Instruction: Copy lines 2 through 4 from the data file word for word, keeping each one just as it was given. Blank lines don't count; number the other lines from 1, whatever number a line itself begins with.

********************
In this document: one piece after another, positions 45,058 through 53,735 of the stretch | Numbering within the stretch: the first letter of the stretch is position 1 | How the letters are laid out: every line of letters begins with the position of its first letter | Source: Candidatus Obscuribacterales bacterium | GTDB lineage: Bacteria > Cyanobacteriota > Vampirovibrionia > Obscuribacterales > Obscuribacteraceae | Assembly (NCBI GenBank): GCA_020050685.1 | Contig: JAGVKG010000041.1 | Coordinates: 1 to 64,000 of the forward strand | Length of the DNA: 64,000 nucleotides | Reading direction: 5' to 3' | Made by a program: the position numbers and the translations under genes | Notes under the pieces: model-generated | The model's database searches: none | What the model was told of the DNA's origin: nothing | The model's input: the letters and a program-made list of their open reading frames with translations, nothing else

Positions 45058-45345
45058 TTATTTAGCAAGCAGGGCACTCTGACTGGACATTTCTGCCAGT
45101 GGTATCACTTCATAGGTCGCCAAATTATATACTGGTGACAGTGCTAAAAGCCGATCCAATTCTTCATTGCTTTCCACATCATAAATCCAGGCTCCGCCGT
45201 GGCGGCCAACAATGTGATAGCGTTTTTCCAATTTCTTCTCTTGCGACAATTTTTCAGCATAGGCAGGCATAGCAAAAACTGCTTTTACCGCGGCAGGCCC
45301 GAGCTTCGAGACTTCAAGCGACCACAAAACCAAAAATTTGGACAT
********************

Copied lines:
Positions 45058-45345
45058 TTATTTAGCAAGCAGGGCACTCTGACTGGACATTTCTGCCAGT
45101 GGTATCACTTCATAGGTCGCCAAATTATATACTGGTGACAGTGCTAAAAGCCGATCCAATTCTTCATTGCTTTCCACATCATAAATCCAGGCTCCGCCGT